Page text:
In Australia, the incidence of HIV infection is established on the basis of just over 1 million tests per year. The number diagnosed as HIV+ is steadily declining; currently it is about 600 per year.
These figures falsify three key premises of AIDS science. The first is the official line that AIDS is the most significant threat to the health of Australians. It is much less a threat than suicide. Another falsified premise is that the latency period of HIV is 10 years. If that were so, the annual number of new AIDS cases should be 0.10 x 17,568 = 1757. The actual number of new cases (about 350 per year) is indicative of a latency period of 50 years. This conundrum could be read another way. Assume that the 10-year latency period is correct. In that case the 75% who do not progress to AIDS in 10 years are false positives; that is, they test positive for HIV but do not carry the virus. For haemophiliacs, the false positive rate is even higher. Although 90% of this cohort test positive for HIV, only 0.06% progress to AIDS.
The impression that AIDS is the most significant threat to the health of Australians is due to the media appetite for calamity infotainment. Hyping is the accepted means of promoting research. Consider the current campaign to hype melanoma. The public have no interest in the private agendas of melanoma scientists. They do not care about the search for a predisposing melanoma gene or about a "vaccine" therapy for melanoma sufferers. These projects are costly (a single injection of the melanoma "vaccine" costs $100, 000) and interesting to scientists, whereas the prevention of melanoma is cheap and dull (just cover up). In order to pump up support for research, the public are fed scare stories. Consider the present push for melanoma research. We are told that the risk of getting melanoma doubled between 1980 and 1990. "That is really an absolute public health disaster," a breathless doctor exclaimed, "which is unmatched by any other malignancy and practically any other disease in Australia. If this rate continues, by the end of the 1990s we will have a melanoma incidence comparable with breast cancer."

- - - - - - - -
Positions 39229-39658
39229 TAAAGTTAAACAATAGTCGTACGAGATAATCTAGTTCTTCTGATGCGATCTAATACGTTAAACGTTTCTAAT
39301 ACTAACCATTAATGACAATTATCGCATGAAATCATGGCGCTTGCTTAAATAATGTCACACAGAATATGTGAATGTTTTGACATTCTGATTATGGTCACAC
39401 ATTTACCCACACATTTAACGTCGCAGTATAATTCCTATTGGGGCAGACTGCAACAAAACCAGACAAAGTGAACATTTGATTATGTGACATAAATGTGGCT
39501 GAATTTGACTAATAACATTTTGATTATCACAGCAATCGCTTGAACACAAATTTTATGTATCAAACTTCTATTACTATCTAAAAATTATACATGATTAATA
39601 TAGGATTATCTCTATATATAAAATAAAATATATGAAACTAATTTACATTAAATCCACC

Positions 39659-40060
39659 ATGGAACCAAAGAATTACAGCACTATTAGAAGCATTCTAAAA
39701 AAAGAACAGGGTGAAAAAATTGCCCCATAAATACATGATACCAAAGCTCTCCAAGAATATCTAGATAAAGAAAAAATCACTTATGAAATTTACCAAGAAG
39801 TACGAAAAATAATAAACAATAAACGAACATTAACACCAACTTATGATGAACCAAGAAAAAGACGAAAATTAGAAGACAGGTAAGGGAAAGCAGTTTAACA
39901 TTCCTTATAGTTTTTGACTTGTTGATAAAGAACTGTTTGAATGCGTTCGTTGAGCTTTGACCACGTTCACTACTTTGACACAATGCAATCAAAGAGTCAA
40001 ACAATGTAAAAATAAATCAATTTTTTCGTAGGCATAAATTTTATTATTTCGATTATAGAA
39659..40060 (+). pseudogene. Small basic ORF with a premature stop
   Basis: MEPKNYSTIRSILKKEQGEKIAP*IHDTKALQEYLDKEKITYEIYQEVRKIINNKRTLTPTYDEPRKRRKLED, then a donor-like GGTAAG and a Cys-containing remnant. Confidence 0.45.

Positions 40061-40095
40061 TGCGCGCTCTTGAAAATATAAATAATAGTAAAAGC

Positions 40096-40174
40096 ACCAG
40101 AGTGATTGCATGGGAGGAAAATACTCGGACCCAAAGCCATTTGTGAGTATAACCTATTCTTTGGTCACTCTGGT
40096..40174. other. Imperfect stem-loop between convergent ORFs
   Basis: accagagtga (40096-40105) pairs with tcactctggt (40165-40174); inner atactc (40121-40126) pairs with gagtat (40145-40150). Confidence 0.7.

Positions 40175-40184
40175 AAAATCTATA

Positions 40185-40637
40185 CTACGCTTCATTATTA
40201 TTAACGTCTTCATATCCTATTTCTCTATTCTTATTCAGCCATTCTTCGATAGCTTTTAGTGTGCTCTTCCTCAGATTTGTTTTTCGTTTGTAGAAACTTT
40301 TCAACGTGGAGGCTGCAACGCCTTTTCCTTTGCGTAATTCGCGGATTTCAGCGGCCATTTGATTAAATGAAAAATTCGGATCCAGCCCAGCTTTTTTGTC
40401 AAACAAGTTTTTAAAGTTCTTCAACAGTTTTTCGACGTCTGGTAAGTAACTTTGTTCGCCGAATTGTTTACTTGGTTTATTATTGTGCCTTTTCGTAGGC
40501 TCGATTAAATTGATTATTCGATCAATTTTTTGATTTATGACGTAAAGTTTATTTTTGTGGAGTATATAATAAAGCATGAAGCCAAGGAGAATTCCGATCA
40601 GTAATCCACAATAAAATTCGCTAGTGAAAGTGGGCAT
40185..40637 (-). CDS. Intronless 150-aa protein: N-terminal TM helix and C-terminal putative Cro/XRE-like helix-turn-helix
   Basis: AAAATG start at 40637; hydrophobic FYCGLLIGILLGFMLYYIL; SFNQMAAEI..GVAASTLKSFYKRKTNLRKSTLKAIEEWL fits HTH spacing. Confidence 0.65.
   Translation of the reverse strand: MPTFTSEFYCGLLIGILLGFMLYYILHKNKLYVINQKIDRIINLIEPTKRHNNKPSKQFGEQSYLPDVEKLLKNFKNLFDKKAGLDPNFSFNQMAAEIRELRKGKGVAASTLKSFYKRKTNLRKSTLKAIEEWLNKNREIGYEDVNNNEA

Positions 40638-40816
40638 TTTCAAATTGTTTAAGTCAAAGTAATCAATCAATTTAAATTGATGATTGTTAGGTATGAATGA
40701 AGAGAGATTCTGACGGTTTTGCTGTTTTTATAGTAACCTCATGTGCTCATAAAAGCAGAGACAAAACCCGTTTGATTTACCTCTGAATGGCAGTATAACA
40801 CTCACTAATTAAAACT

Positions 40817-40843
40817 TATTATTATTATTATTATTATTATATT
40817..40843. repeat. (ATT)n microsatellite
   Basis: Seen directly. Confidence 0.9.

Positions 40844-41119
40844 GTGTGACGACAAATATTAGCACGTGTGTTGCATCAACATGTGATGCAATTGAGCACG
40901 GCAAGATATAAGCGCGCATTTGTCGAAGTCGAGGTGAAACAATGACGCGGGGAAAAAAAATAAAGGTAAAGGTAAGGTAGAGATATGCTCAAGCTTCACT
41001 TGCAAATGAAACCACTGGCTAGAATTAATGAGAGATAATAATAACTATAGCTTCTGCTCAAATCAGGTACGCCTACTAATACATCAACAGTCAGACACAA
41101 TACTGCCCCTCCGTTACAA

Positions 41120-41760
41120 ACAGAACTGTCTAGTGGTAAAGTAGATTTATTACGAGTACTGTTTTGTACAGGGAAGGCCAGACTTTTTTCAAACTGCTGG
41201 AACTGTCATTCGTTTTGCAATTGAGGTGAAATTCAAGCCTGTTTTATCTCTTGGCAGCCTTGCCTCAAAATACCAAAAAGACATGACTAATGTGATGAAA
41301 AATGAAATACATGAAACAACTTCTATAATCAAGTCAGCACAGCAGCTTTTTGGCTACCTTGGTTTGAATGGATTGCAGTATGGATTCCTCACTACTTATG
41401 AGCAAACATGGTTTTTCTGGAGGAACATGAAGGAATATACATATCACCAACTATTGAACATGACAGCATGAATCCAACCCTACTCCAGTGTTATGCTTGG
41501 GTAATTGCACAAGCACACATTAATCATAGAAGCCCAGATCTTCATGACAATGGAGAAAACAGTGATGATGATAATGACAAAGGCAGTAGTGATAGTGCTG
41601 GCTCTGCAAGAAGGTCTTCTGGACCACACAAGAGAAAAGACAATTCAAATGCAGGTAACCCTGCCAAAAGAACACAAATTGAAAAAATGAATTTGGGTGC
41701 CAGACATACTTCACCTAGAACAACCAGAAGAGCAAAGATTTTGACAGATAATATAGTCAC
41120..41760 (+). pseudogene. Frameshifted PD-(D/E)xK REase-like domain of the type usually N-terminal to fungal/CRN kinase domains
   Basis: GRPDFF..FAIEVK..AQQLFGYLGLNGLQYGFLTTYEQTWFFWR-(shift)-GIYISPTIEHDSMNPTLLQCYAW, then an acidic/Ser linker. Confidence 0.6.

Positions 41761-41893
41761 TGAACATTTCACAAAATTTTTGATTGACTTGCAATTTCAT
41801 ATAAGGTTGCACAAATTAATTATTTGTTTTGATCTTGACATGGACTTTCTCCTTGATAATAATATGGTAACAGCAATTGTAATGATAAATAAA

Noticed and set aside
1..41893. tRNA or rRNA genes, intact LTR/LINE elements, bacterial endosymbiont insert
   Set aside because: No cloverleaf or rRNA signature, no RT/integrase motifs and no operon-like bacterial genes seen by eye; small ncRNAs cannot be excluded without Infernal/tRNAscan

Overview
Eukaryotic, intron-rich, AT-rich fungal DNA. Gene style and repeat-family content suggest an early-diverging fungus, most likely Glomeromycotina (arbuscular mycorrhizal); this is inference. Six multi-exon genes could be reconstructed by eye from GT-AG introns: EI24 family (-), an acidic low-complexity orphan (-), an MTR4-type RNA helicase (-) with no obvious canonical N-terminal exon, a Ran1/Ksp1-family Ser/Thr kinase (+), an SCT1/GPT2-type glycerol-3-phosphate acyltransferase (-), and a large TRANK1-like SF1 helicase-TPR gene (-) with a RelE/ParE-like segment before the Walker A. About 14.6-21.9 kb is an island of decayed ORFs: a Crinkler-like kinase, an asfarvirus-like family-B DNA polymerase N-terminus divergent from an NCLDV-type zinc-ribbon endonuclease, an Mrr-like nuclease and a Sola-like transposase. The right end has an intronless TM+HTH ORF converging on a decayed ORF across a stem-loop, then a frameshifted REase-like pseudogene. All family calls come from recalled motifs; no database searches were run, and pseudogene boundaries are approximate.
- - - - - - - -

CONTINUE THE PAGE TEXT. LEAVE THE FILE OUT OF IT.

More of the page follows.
That's an infomercial — a commercial presented as information. The creative challenge is to transform the uninteresting fact that people die into a gripping story that pumps up anxiety. The trick is to personalise the message: melanoma is coming after you — FAST. This anchors free-floating anxiety to a seemingly concrete, immediate threat (my sunburn). Melanoma isn't anyone's terminal illness of choice.
Histrionics have become so much a part of the science trade that scientists speak openly about it. Luc Montagnier told an interviewer that "the media and the public think of us [scientists] as a cross between magicians and movie stars". Not for him to disappoint the fans. Steven Schneider, a Greenhouse promoter, was frank about the science infomercial:
" Scientists should consider stretching the truth to get some broad base support, to capture the public's imagination. That, of course, entails getting loads of media coverage. So we have to offer up scary scenarios, make simplified dramatic statements, and make little mention about any doubts we might have . . . each of us has to decide what the right balance is between being effective and being honest."